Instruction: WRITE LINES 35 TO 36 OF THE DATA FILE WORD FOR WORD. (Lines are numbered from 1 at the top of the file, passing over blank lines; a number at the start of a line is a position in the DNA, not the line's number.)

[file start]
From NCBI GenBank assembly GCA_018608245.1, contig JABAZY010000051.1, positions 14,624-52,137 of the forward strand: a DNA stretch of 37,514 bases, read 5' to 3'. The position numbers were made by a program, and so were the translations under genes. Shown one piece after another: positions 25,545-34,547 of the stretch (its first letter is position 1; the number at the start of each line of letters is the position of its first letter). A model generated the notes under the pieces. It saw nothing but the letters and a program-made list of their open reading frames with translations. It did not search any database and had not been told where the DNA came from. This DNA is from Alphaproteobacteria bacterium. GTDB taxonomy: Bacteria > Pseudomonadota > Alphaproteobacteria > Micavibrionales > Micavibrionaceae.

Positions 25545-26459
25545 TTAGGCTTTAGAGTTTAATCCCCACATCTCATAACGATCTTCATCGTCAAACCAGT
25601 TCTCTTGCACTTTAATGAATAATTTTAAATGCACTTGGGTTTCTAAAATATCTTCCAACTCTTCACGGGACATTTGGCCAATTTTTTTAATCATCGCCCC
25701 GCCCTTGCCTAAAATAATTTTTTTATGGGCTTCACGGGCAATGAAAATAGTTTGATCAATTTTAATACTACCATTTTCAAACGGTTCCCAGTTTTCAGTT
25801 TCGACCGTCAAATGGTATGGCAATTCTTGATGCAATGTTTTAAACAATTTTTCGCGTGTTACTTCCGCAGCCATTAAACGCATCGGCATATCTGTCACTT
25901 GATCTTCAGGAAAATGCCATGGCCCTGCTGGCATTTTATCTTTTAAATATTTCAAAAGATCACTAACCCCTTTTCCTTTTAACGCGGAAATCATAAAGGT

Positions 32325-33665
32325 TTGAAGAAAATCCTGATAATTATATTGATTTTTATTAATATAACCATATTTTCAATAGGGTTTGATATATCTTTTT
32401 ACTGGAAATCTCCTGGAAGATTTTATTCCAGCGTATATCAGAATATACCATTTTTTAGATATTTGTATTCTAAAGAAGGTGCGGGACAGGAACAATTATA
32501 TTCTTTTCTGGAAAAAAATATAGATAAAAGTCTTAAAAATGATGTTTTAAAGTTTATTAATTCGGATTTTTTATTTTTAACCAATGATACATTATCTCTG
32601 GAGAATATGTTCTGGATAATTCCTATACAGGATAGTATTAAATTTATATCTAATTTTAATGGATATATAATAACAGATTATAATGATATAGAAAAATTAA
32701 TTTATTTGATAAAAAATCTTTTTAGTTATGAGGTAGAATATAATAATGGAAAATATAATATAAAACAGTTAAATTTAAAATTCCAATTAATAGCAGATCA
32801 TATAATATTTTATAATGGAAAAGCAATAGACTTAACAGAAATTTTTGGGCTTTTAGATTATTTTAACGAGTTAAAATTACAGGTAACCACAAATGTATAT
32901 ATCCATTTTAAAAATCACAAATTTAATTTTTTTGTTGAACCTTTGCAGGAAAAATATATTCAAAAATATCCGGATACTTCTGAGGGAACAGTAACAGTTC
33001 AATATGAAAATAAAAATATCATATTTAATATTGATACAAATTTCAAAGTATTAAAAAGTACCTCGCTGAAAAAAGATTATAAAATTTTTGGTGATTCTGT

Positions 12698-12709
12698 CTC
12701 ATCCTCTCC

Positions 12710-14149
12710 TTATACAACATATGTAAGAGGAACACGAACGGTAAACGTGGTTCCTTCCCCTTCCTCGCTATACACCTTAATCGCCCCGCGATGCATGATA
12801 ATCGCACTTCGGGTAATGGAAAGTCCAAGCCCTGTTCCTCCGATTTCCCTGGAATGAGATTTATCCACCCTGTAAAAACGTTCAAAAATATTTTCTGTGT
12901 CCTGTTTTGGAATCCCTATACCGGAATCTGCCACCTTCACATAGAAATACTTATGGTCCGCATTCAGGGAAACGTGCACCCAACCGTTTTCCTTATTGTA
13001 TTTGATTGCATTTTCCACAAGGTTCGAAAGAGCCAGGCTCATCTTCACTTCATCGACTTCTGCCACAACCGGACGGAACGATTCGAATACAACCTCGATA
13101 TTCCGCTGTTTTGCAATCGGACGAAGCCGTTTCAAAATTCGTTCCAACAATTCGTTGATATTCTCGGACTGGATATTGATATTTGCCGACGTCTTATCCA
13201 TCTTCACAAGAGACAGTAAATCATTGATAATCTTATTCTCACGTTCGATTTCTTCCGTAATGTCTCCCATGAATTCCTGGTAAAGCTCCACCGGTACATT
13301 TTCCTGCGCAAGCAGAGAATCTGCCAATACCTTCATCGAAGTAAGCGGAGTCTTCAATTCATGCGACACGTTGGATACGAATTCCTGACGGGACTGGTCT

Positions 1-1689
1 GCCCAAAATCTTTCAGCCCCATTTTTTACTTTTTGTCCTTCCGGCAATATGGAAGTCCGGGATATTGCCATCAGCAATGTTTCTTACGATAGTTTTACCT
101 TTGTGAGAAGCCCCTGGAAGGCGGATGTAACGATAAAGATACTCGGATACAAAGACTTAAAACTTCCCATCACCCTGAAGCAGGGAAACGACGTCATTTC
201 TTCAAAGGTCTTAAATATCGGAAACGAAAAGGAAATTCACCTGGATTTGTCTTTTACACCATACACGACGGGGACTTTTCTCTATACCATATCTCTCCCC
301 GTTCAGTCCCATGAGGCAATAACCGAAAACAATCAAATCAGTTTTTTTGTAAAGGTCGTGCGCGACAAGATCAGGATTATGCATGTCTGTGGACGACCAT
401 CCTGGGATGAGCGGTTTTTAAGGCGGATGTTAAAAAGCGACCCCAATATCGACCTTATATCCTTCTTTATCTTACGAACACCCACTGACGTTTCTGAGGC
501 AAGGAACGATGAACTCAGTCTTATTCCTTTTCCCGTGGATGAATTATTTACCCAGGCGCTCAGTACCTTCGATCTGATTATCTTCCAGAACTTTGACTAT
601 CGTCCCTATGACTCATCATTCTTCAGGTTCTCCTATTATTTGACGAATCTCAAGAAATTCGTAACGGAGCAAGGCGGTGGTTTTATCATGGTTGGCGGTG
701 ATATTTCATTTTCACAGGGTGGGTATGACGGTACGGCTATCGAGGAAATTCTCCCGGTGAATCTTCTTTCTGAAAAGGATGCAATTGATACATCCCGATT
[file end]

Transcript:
601 CGTCCCTATGACTCATCATTCTTCAGGTTCTCCTATTATTTGACGAATCTCAAGAAATTCGTAACGGAGCAAGGCGGTGGTTTTATCATGGTTGGCGGTG
701 ATATTTCATTTTCACAGGGTGGGTATGACGGTACGGCTATCGAGGAAATTCTCCCGGTGAATCTTCTTTCTGAAAAGGATGCAATTGATACATCCCGATT